surprised and concerned about the labor violations alleged in
the NLC report, and we'll immediately investigate these serious
allegations in that particular facility. We outspokenly do not
support producers who cannot clearly demonstrate that they abide
by local labor laws, and we will discontinue working with this
processor if abuses are evident and not entirely and satisfactorily
resolved." Your response?
CHARLES KERNAGHAN: Well, the kids told
us that North Americans came into the factory all the time, maybe
even once a month. They didn't talk to the kids. They're there.
They knew what was going on. So they're in and out of the factory
every month. They could see. I mean, some of the kids are so small,
it's like shocking. So it would be impossible not to know.
And also, one other aspect of this factory
is that they have a swing shift for the kids, where they work
a day shift one week from 7:00 in the morning until 5:00 at night
-- this is in what's called the processing department, where they
actually freeze the vegetables and fruit -- the following week,
they swing to an all-night night shift from 5:00 in the afternoon
until 7:00 in the morning, fourteen hours. So you have a fifteen-year-old
girl we interviewed, all night you're standing in this factory,
fourteen hours right through the night, and, I mean, they're sick,
they're collapsing, because you can't adjust your sleeping habits
and your eating habits from week to week. And it's freezing. And
she tells you, you're in there, you're coughing, you're spitting
up blood. And they go to ask the supervisor that they feel faint,
dizzy, can they sit down? And the supervisor screams at them,
"If you walk away from your place once more, we're going
to mark you absent for the day!"
AMY GOODMAN: I was interested that Superior
Foods said that they must comply with local labor law. What is
the local labor law in Guatemala?
CHARLES KERNAGHAN: It's extremely contradictory.
It defines a child as someone who's under fourteen years of age.
So, legally in Guatemala you could work from fourteen up. But
then they have loopholes so that ten- or eleven-year-olds can
work, if it's an apprenticeship and if their parents agree and
if it's light work. It's not very good labor law. It says at one
place the work week is works forty-five hours. In the next sentence,
it says it's forty-eight hours. I mean, it's all over the map,
and it's not enforced. There is absolutely 100% zero enforcement
of these labor laws.
And the thing about CAFTA, we've had worker
rights language in agreements with Central America and the Caribbean
since 1983, when the first Caribbean-based Initiative Expansion
Act came on board. So we had internationally recognized worker
rights standards in our trade benefit programs with Central America
since 1983. It's twenty-four years later. We have the same worker
rights language in the CAFTA, and nothing changes.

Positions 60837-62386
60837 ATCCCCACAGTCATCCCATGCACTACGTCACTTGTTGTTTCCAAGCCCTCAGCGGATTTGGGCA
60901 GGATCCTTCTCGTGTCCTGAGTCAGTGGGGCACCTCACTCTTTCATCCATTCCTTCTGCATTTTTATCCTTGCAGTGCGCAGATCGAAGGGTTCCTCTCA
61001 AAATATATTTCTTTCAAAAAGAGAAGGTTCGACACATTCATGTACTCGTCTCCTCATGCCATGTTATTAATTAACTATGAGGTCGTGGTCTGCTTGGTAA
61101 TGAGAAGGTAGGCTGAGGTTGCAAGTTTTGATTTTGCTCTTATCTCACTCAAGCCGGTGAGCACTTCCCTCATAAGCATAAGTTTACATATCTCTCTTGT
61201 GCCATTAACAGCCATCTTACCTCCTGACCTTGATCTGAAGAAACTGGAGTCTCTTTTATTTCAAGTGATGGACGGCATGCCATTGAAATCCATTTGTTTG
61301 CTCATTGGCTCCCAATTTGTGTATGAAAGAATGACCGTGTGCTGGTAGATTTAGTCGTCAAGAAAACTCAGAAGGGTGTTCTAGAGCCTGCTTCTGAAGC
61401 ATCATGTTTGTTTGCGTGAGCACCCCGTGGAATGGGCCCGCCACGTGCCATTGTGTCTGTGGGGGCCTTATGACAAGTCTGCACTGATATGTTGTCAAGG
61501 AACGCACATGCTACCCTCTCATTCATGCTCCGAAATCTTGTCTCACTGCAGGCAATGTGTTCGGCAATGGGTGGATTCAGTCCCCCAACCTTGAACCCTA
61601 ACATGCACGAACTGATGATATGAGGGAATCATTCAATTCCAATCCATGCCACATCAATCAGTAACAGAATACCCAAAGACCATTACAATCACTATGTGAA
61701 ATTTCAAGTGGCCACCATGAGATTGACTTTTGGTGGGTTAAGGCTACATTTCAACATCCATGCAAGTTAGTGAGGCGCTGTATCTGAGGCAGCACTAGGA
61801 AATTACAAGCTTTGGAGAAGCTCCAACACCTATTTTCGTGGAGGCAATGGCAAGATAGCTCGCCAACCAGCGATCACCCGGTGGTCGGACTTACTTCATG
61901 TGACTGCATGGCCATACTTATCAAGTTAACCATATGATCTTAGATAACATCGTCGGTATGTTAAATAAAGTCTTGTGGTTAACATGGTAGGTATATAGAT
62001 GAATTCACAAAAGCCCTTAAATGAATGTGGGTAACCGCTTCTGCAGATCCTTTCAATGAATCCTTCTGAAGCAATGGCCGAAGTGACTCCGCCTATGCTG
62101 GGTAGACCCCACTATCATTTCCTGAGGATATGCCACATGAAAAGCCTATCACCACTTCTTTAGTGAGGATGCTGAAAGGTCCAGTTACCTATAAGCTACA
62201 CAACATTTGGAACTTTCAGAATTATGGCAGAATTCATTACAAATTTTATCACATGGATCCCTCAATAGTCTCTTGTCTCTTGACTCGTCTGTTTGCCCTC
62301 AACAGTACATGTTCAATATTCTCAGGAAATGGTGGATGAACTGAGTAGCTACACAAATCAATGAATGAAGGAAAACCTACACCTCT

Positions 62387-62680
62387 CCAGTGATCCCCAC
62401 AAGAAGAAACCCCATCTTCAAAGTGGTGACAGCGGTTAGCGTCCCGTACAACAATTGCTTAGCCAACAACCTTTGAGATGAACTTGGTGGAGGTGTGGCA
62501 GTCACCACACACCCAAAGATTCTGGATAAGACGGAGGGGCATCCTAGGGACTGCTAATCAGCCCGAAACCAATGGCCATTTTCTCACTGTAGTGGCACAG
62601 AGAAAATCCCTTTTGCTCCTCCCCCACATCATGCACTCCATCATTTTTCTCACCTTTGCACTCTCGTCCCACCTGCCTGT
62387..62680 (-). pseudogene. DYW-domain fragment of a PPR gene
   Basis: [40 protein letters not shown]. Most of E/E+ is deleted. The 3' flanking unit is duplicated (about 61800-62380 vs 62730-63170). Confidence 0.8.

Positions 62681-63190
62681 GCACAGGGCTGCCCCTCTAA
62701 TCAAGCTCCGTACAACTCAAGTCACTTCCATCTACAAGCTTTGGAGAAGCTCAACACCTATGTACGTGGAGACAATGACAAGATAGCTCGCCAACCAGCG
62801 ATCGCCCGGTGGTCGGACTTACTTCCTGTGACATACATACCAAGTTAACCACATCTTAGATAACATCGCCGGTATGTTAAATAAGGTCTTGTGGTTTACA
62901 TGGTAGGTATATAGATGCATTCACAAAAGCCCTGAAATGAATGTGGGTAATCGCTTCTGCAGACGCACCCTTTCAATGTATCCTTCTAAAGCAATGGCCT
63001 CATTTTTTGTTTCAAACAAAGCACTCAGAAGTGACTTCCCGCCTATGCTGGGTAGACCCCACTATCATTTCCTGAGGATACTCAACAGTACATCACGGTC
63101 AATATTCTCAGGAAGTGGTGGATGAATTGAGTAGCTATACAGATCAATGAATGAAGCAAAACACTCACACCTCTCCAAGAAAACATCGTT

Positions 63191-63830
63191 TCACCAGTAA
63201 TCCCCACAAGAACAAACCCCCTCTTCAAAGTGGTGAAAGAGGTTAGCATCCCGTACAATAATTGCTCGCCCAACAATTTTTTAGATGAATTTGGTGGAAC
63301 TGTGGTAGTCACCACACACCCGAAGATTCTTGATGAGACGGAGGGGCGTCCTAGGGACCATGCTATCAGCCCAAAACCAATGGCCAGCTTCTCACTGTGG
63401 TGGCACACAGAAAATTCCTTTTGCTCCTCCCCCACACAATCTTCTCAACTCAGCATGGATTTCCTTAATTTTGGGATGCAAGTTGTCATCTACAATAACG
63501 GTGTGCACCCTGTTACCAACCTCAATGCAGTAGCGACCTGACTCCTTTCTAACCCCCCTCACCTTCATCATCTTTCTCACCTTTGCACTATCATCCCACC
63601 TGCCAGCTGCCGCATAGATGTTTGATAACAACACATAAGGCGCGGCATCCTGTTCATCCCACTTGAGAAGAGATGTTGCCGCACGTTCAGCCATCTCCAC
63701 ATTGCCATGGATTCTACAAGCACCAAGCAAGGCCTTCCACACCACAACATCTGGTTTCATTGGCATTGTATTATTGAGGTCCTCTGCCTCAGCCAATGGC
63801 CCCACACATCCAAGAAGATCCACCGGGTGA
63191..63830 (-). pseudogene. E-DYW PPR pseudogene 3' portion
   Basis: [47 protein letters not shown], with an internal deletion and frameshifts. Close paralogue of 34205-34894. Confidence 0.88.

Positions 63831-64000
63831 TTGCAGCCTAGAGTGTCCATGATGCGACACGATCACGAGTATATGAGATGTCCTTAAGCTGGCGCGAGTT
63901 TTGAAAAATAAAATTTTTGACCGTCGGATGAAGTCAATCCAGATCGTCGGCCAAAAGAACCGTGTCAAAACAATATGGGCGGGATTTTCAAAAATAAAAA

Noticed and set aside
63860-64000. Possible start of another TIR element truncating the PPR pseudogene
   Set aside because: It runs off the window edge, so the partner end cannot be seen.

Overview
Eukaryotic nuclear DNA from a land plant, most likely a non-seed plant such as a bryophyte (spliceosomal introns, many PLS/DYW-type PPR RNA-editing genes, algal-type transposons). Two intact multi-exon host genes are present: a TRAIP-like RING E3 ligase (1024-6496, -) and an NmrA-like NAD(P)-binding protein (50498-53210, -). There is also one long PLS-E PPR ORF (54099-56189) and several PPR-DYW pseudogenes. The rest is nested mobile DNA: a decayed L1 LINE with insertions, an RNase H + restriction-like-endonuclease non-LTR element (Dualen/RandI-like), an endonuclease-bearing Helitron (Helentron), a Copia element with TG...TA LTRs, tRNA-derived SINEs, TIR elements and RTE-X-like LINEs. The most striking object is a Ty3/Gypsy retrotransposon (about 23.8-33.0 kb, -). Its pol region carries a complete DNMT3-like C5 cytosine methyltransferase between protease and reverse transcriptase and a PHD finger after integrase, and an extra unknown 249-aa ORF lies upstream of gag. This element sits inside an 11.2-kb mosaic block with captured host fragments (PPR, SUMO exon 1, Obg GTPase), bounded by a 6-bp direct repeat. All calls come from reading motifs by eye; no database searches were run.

The children are working. There's no unions.
In the apparel industry in Guatemala, there's 900,600 workers.
There's a hundred workers organized in a union, which means that
the unionization rate amongst the apparel workers is one-tenth
of 1%. These workers in this Legumex factory never even heard
of a union. We said, "Do you have a union?" They look
at us. We said, "Do you know what a union is?" They'd
say, "Well, not really. What is it?" I mean, it's out
AMY GOODMAN: Explain CAFTA. Explain its
effect and the role of the Democrats and the Republicans.
CHARLES KERNAGHAN: Well you know, the
CAFTA agreement just squeaked through with two votes in the House.
It was not very popular. It's certainly not popular in Central
America. People see what's going on. So this is an agreement --
AMY GOODMAN: The Central American Free
CHARLES KERNAGHAN: The Central America
Free Trade Agreement. This is an agreement which -- you know,
the administration was just desperate to keep some sort of momentum
with these free trade agreements, and they figured they could,
you know, do this with Central America. We have six free trade
agreements now in the United States with countries like Jordan,
which was -- it turned into slavery and human trafficking.
But, essentially, you know, it's opening
up Central America to US multinational corporations. It's got
all the investment rights down. In fact, the US trade representative
went to bat for pharmaceutical companies to make sure that those
countries in Central America couldn't make generic drugs. So the
US trade representative, like, fought like mad to make sure we
defended the pharmaceutical companies in the United States, the
multinationals. But when it came to worker rights, you had the
same language, which was meaningless, and there's no attempt to
enforce the labor laws.
I mean, it's a bad agreement, and it's
not good for the people of Guatemala. It's not good for the people
of the United States. And it really just squeaked through by two
votes, and if they hadn't been buying Congress people off, it
never would have passed.
AMY GOODMAN: Charlie Kernaghan, I want
to thank you very much for being with us. Charlie Kernaghan is
director of the National Labor Committee. We will link to their
report, "Harvest of Shame," at our website, democracynow.org.